Kabul’s security structure has seen a dramatic series of sackings and resignations in the aftermath. National Security Adviser Hanif Atmar has been replaced by Afghanistan’s Ambassador to the U.S., Hamdullah Mohib. The Defence Minister, Interior Minister, head of the National Directorate of Security and deputy chief of the National Security Council all tendered their resignations, reportedly over differences with Mr. Ghani’s working; he hasn’t accepted them. The developments, along with the faltering peace process, will make the task of holding parliamentary elections due in October, as well as presidential elections in April 2019, much more challenging.
If the U.S.’s efforts inside Afghanistan have fared badly this past year, its strategy in the region, particularly with reference to Russia, China and Iran, has been even more perplexing. Last week, Russia put off multi-nation talks in Moscow scheduled for September 4, which would have also brought a Taliban delegation to the table, after Mr. Ghani, ostensibly under U.S. pressure, pulled out. However, the U.S. has itself entered into direct engagement with the same delegation led by “political chief” Sher Mohammad Abbas Stanikzai, a UN-sanctioned former Minister in the Taliban government, when Ms. Wells went to Qatar, making U.S. disavowal of the Moscow process seem more churlish than principled.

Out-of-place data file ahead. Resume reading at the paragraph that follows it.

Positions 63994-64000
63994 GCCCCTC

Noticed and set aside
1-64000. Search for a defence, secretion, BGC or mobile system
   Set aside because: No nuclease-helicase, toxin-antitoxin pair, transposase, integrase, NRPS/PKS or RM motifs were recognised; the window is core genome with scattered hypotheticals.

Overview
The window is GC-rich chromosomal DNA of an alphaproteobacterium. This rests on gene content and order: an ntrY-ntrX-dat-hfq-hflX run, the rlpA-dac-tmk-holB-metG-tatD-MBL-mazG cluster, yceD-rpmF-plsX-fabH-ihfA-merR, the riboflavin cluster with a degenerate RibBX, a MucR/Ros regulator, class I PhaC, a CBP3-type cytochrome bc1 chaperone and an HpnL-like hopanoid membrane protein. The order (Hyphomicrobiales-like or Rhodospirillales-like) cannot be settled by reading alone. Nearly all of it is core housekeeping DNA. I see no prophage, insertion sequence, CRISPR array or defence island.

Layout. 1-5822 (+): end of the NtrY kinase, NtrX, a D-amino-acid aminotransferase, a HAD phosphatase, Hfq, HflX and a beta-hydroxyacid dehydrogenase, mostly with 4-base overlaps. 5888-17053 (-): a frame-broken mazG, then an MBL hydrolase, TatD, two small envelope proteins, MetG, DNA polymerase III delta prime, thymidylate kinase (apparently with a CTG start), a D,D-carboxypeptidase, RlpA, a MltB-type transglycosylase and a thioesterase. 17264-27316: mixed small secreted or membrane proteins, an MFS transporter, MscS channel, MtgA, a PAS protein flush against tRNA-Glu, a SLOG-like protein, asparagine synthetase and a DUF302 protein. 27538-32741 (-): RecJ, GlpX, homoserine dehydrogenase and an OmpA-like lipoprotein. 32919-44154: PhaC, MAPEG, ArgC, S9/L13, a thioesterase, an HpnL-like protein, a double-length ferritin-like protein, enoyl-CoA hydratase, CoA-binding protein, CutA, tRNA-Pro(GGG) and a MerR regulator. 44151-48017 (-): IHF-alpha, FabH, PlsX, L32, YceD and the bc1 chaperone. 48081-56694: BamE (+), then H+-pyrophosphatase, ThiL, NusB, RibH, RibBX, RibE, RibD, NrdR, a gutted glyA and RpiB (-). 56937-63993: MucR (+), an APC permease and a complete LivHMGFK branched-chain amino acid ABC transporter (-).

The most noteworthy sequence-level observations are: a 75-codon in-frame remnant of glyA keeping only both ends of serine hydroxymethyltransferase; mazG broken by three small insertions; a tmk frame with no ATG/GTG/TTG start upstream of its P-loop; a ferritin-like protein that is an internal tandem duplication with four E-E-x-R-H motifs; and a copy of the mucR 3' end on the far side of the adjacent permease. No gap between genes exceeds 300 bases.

The Trump administration’s collision course with Iran is another hurdle to realising its South Asia policy. Iran is a neighbour to both Afghanistan and Pakistan, and any action against Tehran will have consequences on the region. Second, the new American push to sanction and isolate Iran by November will undoubtedly shift the focus from the task of resolving the situation in Afghanistan. This mirrors earlier U.S. offensive actions — in Iraq in 2003, Libya in 2011, Syria in 2014 — each of which took its eye off the ball in Afghanistan. Finally, Iran is also an alternative route for landlocked Afghanistan’s trade routes to the sea, which ties in with India’s desire to circumvent Pakistan by developing the Chabahar port. In fact, if Washington wasn’t at odds with Tehran, it may have benefited from access to the alternative supply lines to U.S. soldiers in Afghanistan. Insisting instead on India cutting off ties with Iran, as successive U.S. delegations have done in the past few months, will only jeopardise this route, and affect Iran’s desire to assist with the access.